CIRCLING THE SUN was a fascinating read, although the story stopped long before Beryl Markham's story was over. I did find that the author's notes in the back of the book really connected a lot of the dots, supporting what I had already found.
Before I began reading the book, I did a bit of research, because while I was familiar with the Out of Africa story, I did not realize that she was entangled in a well-known love triangle involving Isak Dinesen (real name Karen Blixen) and Denys Finch-Hatton, the two principals of that well-known story. It seems that Beryl Markham was deliberately not mentioned in that book, written after Finch-Hatton's death, although there was genuine affection between the two women. Unfortunately they were in love with the same man, the daring Mr. Finch-Hatton, and as they say today, "it was complicated."
|McLain is an outstanding writer.|
There is tragedy, many of them in fact, sadness, daring, hope, and lifelong friendship in this story. Beryl was abandoned by her mother, who left her father with another man, returning to England from Africa when Beryl was a small child. Her mother was a real piece of work, turning up a couple of times in later years, always needing something. Isn't that the way it usually goes with long-lost relatives? She was a larger than life character, totally amoral, sometimes described as a libertine, who followed her own instincts. Yet, for all her daring and bravery, training horses, becoming a commercial pilot, she was subject to the dictates of her husbands, one of whom (#2) who took away their son, just because he could. Markham, that husband #2, was a world-class snob, and also left her to return to England to be with his even more snobby mother. Another serious Mama's boy -- you all how I love those.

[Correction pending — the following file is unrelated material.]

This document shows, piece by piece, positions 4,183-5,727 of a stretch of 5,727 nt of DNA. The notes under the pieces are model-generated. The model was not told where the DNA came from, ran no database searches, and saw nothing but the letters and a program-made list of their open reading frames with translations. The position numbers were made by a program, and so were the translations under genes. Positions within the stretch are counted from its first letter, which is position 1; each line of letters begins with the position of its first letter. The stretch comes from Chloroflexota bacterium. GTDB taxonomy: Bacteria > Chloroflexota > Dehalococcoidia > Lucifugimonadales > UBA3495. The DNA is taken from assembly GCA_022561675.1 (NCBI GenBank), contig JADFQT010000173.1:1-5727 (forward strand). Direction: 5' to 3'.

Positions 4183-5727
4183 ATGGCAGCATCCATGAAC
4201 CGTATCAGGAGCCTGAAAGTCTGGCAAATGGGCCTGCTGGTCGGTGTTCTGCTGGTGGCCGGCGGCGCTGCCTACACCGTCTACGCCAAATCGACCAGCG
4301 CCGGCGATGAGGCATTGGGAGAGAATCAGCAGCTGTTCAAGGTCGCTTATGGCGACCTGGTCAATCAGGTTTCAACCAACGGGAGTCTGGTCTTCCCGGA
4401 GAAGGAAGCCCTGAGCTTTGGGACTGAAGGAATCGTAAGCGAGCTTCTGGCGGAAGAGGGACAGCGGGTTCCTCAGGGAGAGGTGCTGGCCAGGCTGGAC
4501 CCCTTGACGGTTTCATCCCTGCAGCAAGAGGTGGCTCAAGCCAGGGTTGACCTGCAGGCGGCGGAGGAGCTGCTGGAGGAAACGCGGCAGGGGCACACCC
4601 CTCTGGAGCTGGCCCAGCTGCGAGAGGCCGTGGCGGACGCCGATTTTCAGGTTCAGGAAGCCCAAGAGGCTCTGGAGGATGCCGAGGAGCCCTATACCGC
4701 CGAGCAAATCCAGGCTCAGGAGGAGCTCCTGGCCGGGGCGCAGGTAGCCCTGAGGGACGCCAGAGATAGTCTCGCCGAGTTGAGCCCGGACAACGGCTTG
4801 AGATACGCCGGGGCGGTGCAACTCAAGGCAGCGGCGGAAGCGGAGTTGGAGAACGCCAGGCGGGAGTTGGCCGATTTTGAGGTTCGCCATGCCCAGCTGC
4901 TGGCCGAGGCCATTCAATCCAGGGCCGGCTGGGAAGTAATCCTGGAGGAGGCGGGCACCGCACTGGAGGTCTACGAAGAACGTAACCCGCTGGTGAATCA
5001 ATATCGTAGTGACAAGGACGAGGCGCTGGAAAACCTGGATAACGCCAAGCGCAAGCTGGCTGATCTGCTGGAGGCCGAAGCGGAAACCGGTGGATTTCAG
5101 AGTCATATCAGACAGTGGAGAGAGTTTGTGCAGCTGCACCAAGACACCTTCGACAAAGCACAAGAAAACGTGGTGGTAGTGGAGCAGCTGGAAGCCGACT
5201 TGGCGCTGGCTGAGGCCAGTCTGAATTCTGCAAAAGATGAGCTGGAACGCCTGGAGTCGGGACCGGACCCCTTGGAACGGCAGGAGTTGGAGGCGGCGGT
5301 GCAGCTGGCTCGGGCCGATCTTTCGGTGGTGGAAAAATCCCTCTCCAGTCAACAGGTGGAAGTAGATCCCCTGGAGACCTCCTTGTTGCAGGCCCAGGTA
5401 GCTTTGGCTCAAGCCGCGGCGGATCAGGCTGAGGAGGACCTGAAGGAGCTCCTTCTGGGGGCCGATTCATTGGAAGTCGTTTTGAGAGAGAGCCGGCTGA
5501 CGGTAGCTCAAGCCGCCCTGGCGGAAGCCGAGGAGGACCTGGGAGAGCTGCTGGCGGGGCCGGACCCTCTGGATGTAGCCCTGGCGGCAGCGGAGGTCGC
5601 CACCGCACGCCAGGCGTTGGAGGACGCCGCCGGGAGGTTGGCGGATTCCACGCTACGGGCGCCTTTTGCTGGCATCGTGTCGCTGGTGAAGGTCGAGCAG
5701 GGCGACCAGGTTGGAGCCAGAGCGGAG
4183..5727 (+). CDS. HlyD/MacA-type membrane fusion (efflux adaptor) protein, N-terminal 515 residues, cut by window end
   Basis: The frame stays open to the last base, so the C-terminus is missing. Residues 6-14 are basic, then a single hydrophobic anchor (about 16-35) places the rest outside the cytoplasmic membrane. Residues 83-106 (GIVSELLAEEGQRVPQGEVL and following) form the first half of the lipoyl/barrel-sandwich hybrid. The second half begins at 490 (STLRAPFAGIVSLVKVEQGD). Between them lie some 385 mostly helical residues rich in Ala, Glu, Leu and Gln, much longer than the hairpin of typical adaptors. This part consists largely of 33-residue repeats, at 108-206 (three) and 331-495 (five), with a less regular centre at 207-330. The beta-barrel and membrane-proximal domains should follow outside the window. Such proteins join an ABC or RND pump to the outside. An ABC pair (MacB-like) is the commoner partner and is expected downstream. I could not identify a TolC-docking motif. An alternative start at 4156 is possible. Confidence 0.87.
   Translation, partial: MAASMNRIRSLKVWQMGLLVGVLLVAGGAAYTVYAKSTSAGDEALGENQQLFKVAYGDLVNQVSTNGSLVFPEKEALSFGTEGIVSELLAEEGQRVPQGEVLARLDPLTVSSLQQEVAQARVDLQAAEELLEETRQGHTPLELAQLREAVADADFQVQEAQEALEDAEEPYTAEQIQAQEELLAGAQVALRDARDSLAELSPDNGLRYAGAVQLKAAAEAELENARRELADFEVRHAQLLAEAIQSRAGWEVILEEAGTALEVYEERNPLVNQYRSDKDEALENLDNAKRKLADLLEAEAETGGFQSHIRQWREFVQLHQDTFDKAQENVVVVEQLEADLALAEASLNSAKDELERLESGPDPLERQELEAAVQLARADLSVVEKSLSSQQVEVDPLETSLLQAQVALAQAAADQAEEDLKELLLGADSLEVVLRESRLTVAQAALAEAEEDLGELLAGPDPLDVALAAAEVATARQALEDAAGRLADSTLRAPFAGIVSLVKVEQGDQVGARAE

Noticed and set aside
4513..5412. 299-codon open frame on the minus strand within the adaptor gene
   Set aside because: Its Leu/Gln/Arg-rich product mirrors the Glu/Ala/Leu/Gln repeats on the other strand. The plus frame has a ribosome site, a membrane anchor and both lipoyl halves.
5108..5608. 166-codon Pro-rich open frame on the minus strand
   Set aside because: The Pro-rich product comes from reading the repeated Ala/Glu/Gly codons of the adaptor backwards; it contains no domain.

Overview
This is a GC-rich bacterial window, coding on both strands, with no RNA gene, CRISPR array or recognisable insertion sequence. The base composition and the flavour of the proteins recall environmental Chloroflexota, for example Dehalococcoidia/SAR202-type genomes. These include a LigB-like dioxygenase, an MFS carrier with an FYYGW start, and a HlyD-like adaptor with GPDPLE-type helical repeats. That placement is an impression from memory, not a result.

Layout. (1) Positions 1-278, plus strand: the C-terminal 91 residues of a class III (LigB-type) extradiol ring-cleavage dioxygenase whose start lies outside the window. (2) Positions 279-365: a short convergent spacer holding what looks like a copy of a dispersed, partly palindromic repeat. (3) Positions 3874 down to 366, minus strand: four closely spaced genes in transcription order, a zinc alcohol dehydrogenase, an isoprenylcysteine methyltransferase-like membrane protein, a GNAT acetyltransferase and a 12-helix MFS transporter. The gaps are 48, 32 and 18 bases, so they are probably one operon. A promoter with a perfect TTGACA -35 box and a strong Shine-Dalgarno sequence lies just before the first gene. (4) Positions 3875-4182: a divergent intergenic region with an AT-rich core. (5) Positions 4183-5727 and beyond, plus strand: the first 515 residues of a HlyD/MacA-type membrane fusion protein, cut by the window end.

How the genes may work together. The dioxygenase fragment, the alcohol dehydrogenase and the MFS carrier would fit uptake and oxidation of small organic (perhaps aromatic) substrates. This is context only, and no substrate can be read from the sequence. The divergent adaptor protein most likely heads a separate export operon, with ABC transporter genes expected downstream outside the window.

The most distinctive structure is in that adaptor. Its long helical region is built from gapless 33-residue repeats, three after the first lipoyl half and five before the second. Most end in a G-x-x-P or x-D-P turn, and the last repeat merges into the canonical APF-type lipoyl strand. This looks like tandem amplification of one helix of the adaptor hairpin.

Absolutely fearless her whole life, Beryl Markham flew solo across the Atlantic in 1936. Not to spoil the read for you, I won't tell you any more of the story. She did write about it herself in the above book, which should arrive in the mail today. I am so looking forward to her version. It didn't do well in the beginning, but Hemingway jumped on the bandwagon because he thought it was wonderful, and it was later republished, giving her a bit of income in her old age. She was said to be living in poverty back in Africa by then, but she never seemed to care about much of anything material but her horses and her airplanes. She died at age 83 in the mid-1970s.
I do think anyone who enjoys a good story, particularly a real one about a real person, will love Circling the Sun.
Linking up this post to Literary Friday at Ricki Jill's blog Art @ Home.
Here are a few of the articles I found about Beryl Markham if you are interested in reading further.